Based on Executive Order 14067, a central bank digital currency system should integrate seamlessly with traditional forms of the U.S. dollar, improve existing payment systems, ensure global financial interoperability, advance "financial inclusion and equity," protect national security, “provide ability to exercise human rights,” and “align with democratic and environmental values, including privacy protections,” the technical report states.
Besides basic financial aspects, the CBDC “should support payments to and from the public sector and equity-advancing initiatives, such as the administration of social safety net programs,” according to the report.
Third Party RegulationThe report does not specify whether the CBDC should appropriate “a third party” to facilitate payments between a sender and receiver. If the CBDC were to adopt a third party regulator, it would go against decentralization—one of the basic tenets and advantages of adopting cryptocurrencies.
“Some amount of peer-to-peer (P2P) transactions” could be allowed, said the report. However, most of the transactions would occur “with the involvement of a financial intermediary.” More intermediation could increase digital protections and “advance financial inclusion and equity.”
Unlike bitcoin, the CBDC would be largely regulated, and it would require permissions from governing parties. The central bank could also track purchases and restrict the user’s access to the funds.
Detractors of the CBDC claim that the currency can be made into a mechanism that is like the Social Credit Score system currently employed by the Chinese Communist Party (CCP) to regulate the Chinese citizens. Under the system, the CCP gets to decide what sorts of facilities are granted to the average citizen based on their compliance to authoritarian rules.
According to recommendations, the CBDC system would be managed by “a set of trusted entities” or a network of system participants or a combination of the two.
Transactions would be divided into different tiers based on privacy, financial inclusion, and other factors. When “lower” tier users—who provide less identity verification information—make use of the system, they could be “subject to transaction limits,” unlike “higher” tier users.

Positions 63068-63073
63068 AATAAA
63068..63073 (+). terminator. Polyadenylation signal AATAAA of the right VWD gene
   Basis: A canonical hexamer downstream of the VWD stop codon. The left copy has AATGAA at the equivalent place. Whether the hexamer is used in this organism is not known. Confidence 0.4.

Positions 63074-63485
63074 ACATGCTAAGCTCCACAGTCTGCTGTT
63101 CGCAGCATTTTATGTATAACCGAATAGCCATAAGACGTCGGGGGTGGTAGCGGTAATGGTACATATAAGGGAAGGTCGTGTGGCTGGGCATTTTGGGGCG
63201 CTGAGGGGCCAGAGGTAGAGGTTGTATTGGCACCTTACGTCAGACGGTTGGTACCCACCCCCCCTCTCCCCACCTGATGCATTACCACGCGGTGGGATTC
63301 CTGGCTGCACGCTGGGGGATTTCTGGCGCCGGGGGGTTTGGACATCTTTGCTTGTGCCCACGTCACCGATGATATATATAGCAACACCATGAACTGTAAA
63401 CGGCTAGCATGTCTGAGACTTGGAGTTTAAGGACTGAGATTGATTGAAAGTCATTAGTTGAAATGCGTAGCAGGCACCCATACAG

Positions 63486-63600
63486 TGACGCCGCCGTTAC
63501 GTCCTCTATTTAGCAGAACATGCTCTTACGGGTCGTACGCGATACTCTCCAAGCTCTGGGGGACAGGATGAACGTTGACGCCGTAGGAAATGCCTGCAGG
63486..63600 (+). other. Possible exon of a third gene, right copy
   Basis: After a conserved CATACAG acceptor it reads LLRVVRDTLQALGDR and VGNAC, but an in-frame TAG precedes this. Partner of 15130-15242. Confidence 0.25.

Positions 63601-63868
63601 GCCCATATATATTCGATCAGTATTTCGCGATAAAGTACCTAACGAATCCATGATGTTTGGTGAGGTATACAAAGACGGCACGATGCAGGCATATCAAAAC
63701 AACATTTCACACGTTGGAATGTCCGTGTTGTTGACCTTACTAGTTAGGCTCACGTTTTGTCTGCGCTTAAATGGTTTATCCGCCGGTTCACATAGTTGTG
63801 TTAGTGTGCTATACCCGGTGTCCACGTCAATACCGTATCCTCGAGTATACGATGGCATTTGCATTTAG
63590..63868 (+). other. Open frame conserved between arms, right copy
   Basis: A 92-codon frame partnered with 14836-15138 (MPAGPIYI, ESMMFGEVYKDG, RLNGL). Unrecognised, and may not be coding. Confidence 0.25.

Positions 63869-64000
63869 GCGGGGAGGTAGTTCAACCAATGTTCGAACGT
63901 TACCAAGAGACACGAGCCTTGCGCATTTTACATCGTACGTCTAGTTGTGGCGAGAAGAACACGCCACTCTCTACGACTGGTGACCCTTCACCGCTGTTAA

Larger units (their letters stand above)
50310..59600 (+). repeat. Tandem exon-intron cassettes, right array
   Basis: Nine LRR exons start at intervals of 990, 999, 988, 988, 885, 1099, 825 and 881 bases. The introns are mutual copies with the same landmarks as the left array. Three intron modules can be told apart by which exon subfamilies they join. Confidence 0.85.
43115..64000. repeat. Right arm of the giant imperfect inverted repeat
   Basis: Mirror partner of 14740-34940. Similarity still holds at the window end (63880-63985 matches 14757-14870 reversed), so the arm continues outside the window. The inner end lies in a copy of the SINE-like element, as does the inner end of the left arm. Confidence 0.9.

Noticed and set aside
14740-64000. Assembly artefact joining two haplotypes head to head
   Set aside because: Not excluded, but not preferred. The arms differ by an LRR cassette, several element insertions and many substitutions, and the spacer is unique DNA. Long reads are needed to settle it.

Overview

Privacy ConcernsIn March, three Republican senators put forward a bill to prohibit the Federal Reserve from issuing CBDC directly to individuals, warning that it could end up being used as a financial surveillance tool.
In a press release, Sen. Ted Cruz (R-Texas), who introduced the bill, said that the federal government could either encourage innovation in the cryptocurrency space or end up devastating it.
“This bill goes a long way in making sure big government doesn’t attempt to centralize and control cryptocurrency so that it can continue to thrive and prosper in the United States,” Cruz stated.
Regarding identity-related information within transactions such as payment addresses, the report said that the data could be known by the central bank or intermediaries or could remain more private, based on the tier of the user.
The report notes that "identity-related information known to the central bank for all or most transactions would represent a significant expansion of the central bank’s access to customer information, which would raise significant privacy concerns.”
"Even if policies exist to prevent this harm at this time ... enabling this capacity could allow a future Administration to use the CBDC system to surveil the population in close detail, and cybersecurity compromise may still occur," the report states.
“Right now, some aspects of our current payment system are too slow or too expensive,” Yellen said.